Informasjonen om registrerte krigsseilere er ikke nødvendigvis fullstendig. Eksempelvis vil mønstringer og utmerkelser for enkelte sjøfolk bli registrert senere, ettersom nye kilder blir gjennomgått.
"I midten av juli måned 1943 avla H.M. kong Håkon og H.K.H. konprins Olav et besøk ombord på et av den norske handelsflåtens moderne dieseldrevne skip, som nettopp var kommet tilbake etter å ha krysset Atlanteren for 51. gang i løpet av 3 år. I alt har dette skip brakt over 50,000 tonn fødevarer fra Nord-Amerika til Storbritannia. Ved denne anledning utdelte kongen medaljer til førstemaskinist, den kvinnelige kanadisk-fødte radiotelegrafist ombord, og skipets motormann. - Bildet viser den kvinnelige radiotelegrafist ombord, fru Fern Sunde (tidl. Fern Blodgett), gift med skipets kaptein, motta den norske krigsmedaljen av Kong Håkon".Copyright: Bergens Tidende, 23. juni 1945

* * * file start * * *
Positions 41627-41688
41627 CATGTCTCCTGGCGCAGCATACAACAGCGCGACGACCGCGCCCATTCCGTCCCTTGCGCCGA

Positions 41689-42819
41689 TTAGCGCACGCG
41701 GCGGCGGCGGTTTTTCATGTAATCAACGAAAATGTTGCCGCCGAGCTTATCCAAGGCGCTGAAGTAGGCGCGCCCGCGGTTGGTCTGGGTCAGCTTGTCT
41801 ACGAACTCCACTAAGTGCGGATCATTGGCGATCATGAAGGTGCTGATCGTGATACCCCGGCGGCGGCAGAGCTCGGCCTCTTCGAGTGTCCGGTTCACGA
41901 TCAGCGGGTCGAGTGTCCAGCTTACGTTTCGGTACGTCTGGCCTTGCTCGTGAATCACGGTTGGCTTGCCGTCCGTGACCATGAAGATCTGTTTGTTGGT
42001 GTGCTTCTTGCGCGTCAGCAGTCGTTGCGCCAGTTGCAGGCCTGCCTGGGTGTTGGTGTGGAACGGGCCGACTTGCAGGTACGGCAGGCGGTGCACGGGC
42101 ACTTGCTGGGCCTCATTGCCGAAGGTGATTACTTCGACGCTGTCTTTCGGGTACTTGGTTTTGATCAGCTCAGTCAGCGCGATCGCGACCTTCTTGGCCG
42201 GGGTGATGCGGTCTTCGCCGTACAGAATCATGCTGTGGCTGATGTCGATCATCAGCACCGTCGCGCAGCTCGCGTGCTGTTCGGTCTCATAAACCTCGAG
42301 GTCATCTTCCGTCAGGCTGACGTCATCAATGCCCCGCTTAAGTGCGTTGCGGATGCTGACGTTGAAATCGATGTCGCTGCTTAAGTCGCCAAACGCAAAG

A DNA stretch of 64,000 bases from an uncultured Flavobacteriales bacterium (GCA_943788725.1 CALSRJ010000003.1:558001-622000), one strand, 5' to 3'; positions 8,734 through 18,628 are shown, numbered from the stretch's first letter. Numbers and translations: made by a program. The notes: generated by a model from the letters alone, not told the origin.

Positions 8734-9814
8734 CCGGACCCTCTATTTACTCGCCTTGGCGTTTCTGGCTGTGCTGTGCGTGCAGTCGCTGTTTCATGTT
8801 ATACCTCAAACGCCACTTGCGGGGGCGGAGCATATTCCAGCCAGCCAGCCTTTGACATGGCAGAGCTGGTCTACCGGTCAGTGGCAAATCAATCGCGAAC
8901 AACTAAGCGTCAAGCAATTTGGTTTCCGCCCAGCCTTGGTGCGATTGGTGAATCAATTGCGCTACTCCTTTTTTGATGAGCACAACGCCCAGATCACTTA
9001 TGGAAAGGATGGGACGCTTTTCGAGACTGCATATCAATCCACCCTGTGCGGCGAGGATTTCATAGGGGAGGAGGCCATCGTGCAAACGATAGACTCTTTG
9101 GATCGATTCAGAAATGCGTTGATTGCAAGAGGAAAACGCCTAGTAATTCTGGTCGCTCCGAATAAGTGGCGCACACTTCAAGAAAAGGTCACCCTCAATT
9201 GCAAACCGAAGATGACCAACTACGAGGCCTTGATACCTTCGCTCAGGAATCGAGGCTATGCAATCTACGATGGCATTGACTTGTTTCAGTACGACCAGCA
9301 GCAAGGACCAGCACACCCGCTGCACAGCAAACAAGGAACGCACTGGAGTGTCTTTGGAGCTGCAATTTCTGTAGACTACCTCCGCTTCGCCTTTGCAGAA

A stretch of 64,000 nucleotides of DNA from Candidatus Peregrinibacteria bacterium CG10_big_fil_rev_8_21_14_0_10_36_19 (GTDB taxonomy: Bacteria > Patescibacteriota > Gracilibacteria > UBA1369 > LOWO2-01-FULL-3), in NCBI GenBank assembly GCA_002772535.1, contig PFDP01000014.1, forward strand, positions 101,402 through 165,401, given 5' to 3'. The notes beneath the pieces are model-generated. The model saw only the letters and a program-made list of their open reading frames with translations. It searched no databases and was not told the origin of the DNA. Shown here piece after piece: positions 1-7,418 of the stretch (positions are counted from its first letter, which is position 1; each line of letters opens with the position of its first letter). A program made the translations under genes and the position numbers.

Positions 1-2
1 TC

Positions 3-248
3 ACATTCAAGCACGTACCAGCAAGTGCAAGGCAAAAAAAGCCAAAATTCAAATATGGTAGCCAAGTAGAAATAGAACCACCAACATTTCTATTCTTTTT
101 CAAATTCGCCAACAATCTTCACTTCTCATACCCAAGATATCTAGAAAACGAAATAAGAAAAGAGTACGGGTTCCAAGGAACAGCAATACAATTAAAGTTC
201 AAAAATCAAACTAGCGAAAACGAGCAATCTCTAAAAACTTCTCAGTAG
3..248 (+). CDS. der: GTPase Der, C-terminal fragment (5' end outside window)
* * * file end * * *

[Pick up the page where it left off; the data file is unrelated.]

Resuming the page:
Registernummer under krigen: London 82329, NY 28807.
Gift med (jf. London-kort): Skipsfører Gerner Sunde.
Fra kravskjema om Ex gratia-utbetaling: "Kanadisk inntil 20/7 1942. Norsk fra 20/7 1942 - norsk gift".
"International Women's Day: Fern Blodgett Sunde a warship's wireless officer," The Kingston Whig-Standard:
"I wondered what I'd be like in a crisis if we were attacked by submarine or surface raiders or bombers," recalled Fern Blodgett Sunde about her work in the Second World War. Would she be a justifiably terrified woman scurrying for the lifeboats, or would she find the courage to stay at her crucial work? "As a wireless operator, as the ship's "Sparks," I'd be expected to remain on duty. I decided I'd be a wireless operator."
As chaos and menace thrived during her wartime years of Atlantic crossings, Blodgett Sunde was very fortunate to not have to test her mettle. Born July 6, 1918, Fern Blodgett dreamed of being a sailor as a child, watching ships from the shore of Lake Ontario at Cobourg, their motions and sounds entranced her imagination. But she knew this career was closed to women. Later working in the stenography pool of a Toronto firm, the young woman kept her hope of having a seagoing life one day. The outbreak of the Second World War gave her an opening. Telegraph operators were urgently required and there weren't enough men available or willing to fill the need.